Tigers' Cabrera creating magical numbers at age 30
Detroit • Miguel Cabrera flashed his playful, boyish grin when pressed to explain how he's doing what just some of the game's greats have done.
"Magic," he said, sitting in front of his locker as a handful of reporters encircled him.
While even those who watch the Detroit Tigers on a daily basis struggle to describe what Cabrera is doing and those on opposing teams can only marvel, Cabrera is creating his own place in baseball history.
Despite 50 years of experience in professional baseball, Tigers manager Jim Leyland said he hasn't seen anyone do what Cabrera is doing at the plate.
There's a reason for that. No one has seen it.
Cabrera is the only player in major league history with at least 1,962 hits, 410 doubles, 361 homers and 1,243 RBIs at the age of 30 years and 4 months, according to STATS LLC.
The reigning Triple Crown winner has a shot to become baseball's first player to lead a league in batting average, home runs and RBIs in consecutive seasons. Only Ted Williams and Rogers Hornsby have twice won Triple Crowns in a career Williams in 1947 and 1942; Hornsby in 1925 and 1922.
The defending AL MVP, whose banged-up body got a much-needed day of rest Monday, is leading the major leagues with a .360 average and 120 RBIs. Cabrera's 40 homers trail only Baltimore's Chris Davis, who hit his 45th Sunday.
"He's the best player in baseball," Kansas City Royals manager Ned Yost said. "It's as simple as that."
Maybe it is, but that might not be good enough to catch Davis to pull off an unprecedented feat with back-to-back Triple Crowns.
Cabrera became baseball's first Triple Crown winner last year since Boston's Carl Yastrzemski in 1967 by hitting .330 with 44 homers and 139 RBIs for the AL Central-division winning Tigers. Cabrera could easily surpass his home run totals from last year, and still not catch Davis.
He is connecting on pitches he isn't supposed to hit, cutters several inches inside and off the plate and fastballs away high or low.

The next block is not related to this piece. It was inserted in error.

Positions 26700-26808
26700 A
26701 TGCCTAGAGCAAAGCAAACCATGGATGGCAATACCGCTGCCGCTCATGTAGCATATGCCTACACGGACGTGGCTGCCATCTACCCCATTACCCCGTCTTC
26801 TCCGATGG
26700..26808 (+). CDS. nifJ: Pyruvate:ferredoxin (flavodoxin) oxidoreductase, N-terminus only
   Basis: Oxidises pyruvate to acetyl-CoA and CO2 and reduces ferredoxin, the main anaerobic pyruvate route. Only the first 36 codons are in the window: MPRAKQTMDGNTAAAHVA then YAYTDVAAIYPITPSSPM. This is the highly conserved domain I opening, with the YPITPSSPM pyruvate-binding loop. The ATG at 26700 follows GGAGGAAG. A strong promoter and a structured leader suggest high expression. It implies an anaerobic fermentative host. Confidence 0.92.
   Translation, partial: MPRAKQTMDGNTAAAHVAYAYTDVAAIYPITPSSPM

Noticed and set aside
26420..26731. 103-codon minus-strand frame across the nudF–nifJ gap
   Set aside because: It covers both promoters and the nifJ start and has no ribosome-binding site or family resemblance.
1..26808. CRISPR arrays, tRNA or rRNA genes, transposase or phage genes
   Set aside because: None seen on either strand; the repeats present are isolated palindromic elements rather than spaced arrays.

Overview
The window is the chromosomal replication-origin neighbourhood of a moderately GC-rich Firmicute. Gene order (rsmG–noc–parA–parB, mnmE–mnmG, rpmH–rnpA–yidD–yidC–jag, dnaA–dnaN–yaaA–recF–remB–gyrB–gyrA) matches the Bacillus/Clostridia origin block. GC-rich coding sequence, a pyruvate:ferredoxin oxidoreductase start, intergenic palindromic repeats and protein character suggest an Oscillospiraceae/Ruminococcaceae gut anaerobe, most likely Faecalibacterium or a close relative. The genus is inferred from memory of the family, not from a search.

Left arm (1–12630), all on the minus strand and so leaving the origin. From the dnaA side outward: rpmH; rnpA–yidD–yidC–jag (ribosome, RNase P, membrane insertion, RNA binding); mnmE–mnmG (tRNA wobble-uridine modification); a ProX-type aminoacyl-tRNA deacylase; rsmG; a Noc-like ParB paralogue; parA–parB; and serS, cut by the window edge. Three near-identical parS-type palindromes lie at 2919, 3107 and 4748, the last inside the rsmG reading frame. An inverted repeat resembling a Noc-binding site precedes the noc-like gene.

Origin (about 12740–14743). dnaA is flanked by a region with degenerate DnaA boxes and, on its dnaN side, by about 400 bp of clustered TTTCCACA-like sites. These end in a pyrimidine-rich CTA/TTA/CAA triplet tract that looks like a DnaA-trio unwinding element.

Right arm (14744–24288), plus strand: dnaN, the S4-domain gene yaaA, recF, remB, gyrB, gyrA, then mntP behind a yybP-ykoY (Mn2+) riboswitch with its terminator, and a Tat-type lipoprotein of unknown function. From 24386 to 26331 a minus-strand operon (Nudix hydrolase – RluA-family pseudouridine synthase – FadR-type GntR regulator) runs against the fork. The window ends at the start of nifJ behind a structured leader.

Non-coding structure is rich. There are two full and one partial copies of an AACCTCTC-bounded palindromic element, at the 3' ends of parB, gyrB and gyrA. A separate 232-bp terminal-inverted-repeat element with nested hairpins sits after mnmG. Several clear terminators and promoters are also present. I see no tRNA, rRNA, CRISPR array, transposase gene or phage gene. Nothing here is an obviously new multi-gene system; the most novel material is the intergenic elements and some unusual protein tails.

Bruce Chen hadn't lost this season until he had to pitch against Cabrera on Sunday. After Cabrera sent Chen's first pitch over the left-field wall, a day after he ended a game with a homer to right. The lefty didn't want to give the slugger anything to hit in the third inning and liked what he saw coming out of his hand. Until Cabrera smacked it for an RBI single.
"I was going 'Whoa, a good pitch. Not over the plate,'" Chen recalled. "But he hit it like I left it in the middle of the plate, but I didn't."
Cabrera's manager and teammates would say he knew what was coming from Chen, the latest in a long line of pitchers who have tried to pitch around a player for the ages.
"It's almost like he's a mind-reader," Leyland said. "I've seen them try to pound him inside, and all of a sudden, he'll fly open and hit one in the left-field seats. I've seen them stay away from him, and he'll stay on it, and hit one in the right-field seats.
"It's uncanny the way he has the ability to kind of sense what's coming."
In the Tigers' 6-3 over Kansas City on Sunday, Cabrera joined Babe Ruth and Jimmie Foxx as the players since 1921 to have at least 40 homers and 120 RBIs while batting .350 or better through 116 games.
The Venezuelan is also part of another exclusive trio with Foxx and Albert Pujols as the only players in major league history with at least a .320 career batting average along with 350-plus homers at the age of 30 years and four months, STATS said.
Leyland said Cabrera is the best right-handed hitter he has ever seen, and Barry Bonds, whom he managed in Pittsburgh, is the top left-handed hitter. While Leyland compares Cabrera's season to the excitement generated by George Brett's chase for a .400 batting average and the since-stained pursuit of Roger Maris' single-season homer record by Mark McGwire and Sammy Sosa, the subject of the current story would rather sit out of the conversation.
"I'm here to play baseball and win games," said Cabrera, who has led Detroit to an AL-best 73-51 record entering Monday's games. "The other stuff, I don't worry about."